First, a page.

Is RideScout Necessary for Developing Smart Cities?

February 7, 2014

5:14 pm

RideScout has had a really good week. The DC-based startup, which aims to make ground transportation smarter and easier for people, offers a free mobile application that aggregates real-time data on all the available public, private, and social modes of ground transportation for users, giving them access to the cheapest or shortest travel options. In the past week, the company launched major changes to its Android app, added an additional feature to its iOS app, and announced a partnership with Austin B-Cycle. With the rate at which RideScout is adding and developing features, one could argue that its quick adaptability to citizen demands for transportation data is imperative to the development of smart cities.

Back in October, RideScout was selected as the winner in the Smart Cities category at the Challenge Cup DC Regional Competition. Since then, the startup has managed to accomplish a lot – from launching its mobile app for iOS and Android in November (where the likes of DC’s Mayor Vincent Gray and former CTO of the United States Aneesh Chopra praised the company for its potential to revolutionize city transportation) to developing an app feature that could significantly improve the bike-share experience (a feature now available in Austin through their partnership with Austin B-Cycle). The latest update to its iOS app gives users real-time data on bus arrival information. Basically, since the app’s launch in DC, major developments have been focused on making citizen travel increasingly more efficient, which is a core attribute of any smart city.

“I can honestly say that winning the Challenge Cup propelled us to where we are now: an established technology platform here in DC and ready to expand to other markets across the country,” said co-founder and CEO Joseph Kopser. “It’s ironic that we were selected as the Challenge Cup DC Smart Cities winner right before we launched in Washington, and now we’re preparing to compete in the national competition as we plan RideScout expansion in cities across the US.”

In order for one to be labeled a so-called “smart city,” it needs to have the capacity to perform at greater efficiency through the use of technologies/advancements that communicate high-quality city data. In RideScout’s case, its advancements in tracking and relaying city transportation data has been critical to advancing smart mobility in DC, greatly contributing to the development of DC as a smart city. The company keeps a keen eye on citizen concerns or needs when it comes to transportation, and so far it’s done a great job at coming up with solutions to provide the kind of data/knowledge that users want.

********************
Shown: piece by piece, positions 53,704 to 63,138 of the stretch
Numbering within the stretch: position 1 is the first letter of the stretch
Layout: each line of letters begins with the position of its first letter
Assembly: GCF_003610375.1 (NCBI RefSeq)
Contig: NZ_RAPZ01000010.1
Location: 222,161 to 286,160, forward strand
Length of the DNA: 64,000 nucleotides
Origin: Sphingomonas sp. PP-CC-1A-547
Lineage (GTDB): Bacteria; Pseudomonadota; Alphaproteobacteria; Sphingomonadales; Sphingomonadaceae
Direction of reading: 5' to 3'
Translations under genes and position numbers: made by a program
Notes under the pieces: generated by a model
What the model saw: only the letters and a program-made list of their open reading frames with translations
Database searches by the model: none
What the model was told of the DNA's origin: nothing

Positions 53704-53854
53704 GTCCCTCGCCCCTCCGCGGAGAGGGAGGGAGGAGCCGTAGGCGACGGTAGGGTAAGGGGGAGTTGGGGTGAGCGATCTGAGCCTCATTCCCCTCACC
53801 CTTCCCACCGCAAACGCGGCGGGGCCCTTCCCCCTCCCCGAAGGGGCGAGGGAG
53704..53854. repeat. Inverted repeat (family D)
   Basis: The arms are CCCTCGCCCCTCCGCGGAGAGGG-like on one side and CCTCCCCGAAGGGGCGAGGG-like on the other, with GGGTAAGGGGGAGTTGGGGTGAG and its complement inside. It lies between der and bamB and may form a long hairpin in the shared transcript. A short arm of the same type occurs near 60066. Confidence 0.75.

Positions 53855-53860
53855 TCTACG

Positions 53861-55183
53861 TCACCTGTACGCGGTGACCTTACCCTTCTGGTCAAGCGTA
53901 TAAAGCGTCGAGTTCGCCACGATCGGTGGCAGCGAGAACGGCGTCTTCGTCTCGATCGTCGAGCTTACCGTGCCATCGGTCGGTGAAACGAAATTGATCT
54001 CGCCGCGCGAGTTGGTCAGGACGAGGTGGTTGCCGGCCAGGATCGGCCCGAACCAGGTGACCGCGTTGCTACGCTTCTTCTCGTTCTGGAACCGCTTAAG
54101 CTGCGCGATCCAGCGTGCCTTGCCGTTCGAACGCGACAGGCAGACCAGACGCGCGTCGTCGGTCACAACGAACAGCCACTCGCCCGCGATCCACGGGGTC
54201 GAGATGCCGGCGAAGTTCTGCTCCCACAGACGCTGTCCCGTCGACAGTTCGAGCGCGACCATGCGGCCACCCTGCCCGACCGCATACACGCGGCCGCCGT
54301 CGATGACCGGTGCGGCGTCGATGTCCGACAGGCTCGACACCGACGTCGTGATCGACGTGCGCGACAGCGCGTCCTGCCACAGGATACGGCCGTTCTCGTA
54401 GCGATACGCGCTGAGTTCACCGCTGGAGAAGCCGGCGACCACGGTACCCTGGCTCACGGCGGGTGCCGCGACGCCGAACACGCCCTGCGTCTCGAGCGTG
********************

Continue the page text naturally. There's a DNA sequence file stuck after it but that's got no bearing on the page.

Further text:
The main challenge now is whether they can translate their DC strategy to provide equally efficient mobility in other cities. It’s difficult, yet, to gauge the influence of RideScout in other cities. Despite its potential to greatly increase efficiency in citizen mobility, the company still only has a nascent presence in DC; in order for it to adapt their DC strategic model to other cities, it needs to get a wider proportion of the DC population to use its app (an issue itself) to test for changes to overall transportation efficiency in the city. Withal, once that strategic plan is made, one model certainly doesn’t fit all, and RideScout will have the additional task of creating app experiences that are specific to the needs and the infrastructure of each city to which they expand. These are, of course, issues that – if their ongoing consumer research and app development is of any indication – RideScout is fully capable of tackling under Kopser.

RideScout has certainly developed a important role in boosting DC’s overall smart city potential, and it’s a role that’s surely needed in other cities as they expand. Regardless of how the startup fares in the upcoming Challenge Cup Global Finals and Festival, RideScout has definitely established its significance in the smart cities space.

The Challenge Cup is produced by 1776 in partnership with Tech Cocktail and iStrategyLabs. 

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Ronald Barba was the previous managing editor of Tech.Co. His primary story interests include industry trends, consumer-facing apps/products, the startup lifestyle, business ethics, diversity in tech, and what-is-this-bullsh*t things. Aside from writing about startups and entrepreneurship, Ronald is interested in 'Doctor Who', Murakami, 'The Mindy Project', and fried chicken. He is currently based in New York because he mistakenly studied philosophy in college and is now a "writer". Tweet @RonaldPBarba.

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